As the global population increases, the world will likely experience increased health crisis – hence the need for a new approach to healthcare. By meeting and possibly extending the requirements stipulated in the Alma-Ata declaration on healthcare and the Global Strategy for Health for all, medical services providers around the world can achieve to deliver quality and accessible healthcare to all communities despite their physical or financial capabilities. While it is critical to acknowledge the strides achieved in improving healthcare, it is also important to note the achievements yet to be attained in promoting equality and equity in the provision of primary health care and what needs to be done to improve healthcare in the future.
Many countries are yet to attain millennium development goals that address the burden of childhood diseases, malnutrition, maternal conditions, and communicable diseases. This is despite a shift in the global patterns of disease following an ageing population and exposure to an unhealthy environment that includes the use of drugs, unhealthy food, and lack of physical activity. The World Health Organization predicts that over 61 percent of people around the world will contract communicable diseases in their lifetime (Institute of Health Metrics and Evaluation, 2018). WHO raises concern over the rise and coexistence of multiple chronic conditions in individuals, a factor that presents a challenge to the management of disease – again, calling for effective management of health services. In addition to chronic diseases, the burden of mental health has taken a toll in many countries. Mental health problems are today considered among the leading untreated epidemics (Valderas et al., 2009). The solution to these problems requires a responsive and multi-sectorial approach that integrates disease prevention policies with health promotion across all communities.
Among the goals stated in the 2030 Agenda for Sustainable Development (SGD 3) is the promotion of health across all demographics. With particular communities in the U.S. claiming neglect and discrimination by health providers and the government, the achievement of the SGD 3 targets could promote the health and well-being of all communities. Among areas that the government and health providers can ensure equitable healthcare is through the provision of universal health care (UHC) and primary health care (PHC). Notably, UHC involves the provision of financial protection, increasing access to quality services, and making available medicines and vaccines. Although current UHC programs achieve some of these objectives, healthcare providers are yet to implement the Affordable Care Act. With the full implementation of the ACA expected on January 1, 2020, it remains to be seen whether states will expand Medicaid to include adults particularly those from minority groups, and the impact the allocations by Congress regarding the CSR payments will have on equity and equality of healthcare.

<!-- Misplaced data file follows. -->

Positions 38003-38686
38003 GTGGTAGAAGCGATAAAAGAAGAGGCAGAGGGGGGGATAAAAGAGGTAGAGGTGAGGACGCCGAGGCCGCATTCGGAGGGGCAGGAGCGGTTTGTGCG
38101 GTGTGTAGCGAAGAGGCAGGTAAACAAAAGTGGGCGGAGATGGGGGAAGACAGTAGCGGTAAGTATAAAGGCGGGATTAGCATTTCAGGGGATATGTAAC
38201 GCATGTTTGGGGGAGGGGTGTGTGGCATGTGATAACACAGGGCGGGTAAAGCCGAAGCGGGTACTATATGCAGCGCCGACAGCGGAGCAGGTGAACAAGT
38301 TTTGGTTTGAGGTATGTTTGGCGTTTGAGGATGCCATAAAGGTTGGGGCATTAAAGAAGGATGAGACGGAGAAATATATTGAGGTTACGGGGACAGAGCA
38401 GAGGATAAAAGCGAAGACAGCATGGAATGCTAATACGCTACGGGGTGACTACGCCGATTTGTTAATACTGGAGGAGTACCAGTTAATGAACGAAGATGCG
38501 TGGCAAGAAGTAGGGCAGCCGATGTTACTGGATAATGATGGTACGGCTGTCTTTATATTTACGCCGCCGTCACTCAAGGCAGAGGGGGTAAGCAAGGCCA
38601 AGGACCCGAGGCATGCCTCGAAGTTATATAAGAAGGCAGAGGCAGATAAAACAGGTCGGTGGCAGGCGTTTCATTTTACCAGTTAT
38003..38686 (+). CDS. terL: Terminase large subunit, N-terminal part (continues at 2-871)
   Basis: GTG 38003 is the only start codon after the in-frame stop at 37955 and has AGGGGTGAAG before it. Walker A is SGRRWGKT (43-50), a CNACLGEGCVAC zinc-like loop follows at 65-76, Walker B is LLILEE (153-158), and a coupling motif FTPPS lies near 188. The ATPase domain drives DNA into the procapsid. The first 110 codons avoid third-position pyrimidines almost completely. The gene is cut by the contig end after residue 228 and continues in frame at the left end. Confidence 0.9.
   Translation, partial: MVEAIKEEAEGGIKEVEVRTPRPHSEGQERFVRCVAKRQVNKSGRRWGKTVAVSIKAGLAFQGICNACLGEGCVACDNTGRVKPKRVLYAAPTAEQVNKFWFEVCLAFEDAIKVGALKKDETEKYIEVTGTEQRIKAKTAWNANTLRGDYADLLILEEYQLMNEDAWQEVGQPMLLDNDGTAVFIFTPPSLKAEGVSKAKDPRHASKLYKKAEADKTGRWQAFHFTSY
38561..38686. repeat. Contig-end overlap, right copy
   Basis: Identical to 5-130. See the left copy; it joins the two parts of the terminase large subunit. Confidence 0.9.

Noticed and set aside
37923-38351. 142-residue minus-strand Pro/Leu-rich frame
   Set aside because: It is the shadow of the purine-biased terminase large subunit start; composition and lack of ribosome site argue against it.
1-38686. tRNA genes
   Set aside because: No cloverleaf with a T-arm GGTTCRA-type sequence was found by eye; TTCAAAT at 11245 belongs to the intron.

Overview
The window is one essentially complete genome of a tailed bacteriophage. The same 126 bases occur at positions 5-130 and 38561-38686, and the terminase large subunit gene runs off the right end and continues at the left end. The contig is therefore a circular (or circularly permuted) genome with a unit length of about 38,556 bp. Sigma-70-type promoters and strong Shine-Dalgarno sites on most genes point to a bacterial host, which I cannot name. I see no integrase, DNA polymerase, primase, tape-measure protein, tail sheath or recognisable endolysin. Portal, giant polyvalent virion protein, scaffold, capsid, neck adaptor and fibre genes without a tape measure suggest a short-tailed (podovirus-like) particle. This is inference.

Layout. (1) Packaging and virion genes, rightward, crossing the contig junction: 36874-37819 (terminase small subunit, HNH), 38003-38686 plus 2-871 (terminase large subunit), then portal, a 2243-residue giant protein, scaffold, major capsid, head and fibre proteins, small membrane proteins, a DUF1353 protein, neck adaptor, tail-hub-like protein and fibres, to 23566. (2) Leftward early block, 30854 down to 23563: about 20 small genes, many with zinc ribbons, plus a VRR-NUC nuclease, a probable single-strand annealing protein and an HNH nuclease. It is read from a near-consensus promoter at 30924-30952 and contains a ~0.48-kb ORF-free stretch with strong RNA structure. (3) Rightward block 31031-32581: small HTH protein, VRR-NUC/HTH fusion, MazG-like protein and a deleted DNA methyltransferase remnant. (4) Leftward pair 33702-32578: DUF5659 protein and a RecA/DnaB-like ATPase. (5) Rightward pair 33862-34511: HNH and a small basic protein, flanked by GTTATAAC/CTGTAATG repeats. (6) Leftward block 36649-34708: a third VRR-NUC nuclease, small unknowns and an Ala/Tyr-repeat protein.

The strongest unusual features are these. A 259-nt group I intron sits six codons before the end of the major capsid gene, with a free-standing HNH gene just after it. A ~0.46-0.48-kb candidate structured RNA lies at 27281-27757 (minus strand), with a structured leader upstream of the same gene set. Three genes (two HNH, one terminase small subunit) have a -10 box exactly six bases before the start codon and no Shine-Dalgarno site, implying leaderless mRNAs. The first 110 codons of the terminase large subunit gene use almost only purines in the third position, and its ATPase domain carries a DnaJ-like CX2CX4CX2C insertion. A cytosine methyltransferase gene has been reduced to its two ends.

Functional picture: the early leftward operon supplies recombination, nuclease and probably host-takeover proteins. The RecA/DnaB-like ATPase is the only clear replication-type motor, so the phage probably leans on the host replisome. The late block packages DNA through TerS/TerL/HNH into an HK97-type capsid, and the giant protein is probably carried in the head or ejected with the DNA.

The future of healthcare is likely to change radically, given social and policy changes. Technology will likely play a significant role in the administration of healthcare, even as medical professionals are being encouraged to enhance the provision of evidence-based healthcare. Fortunately, as has been in the past, technology will eliminate some diseases, thus loft the burden that affects the poor and the marginalized on access to adequate healthcare. The use of technology could ensure a holistic approach to healthcare and encompass social, physical, emotional, and spiritual health. Big data on patients will also enhance planning activities and drive the change expected after the full implementation of the Affordable Care Act. Indeed, cognitive technologies could inspire equitable and quality healthcare for all.
Institute of Health Metrics and Evaluation. (2018). Global Burden of Disease. Seattle, WA: University of Washington
Valderas, J. M., Starfield, B., Sibbald, B., Salisbury, C., & Roland, M. (2009). Defining comorbidity: implications for understanding health and health services. The Annals of Family Medicine, 7(4), 357-363.
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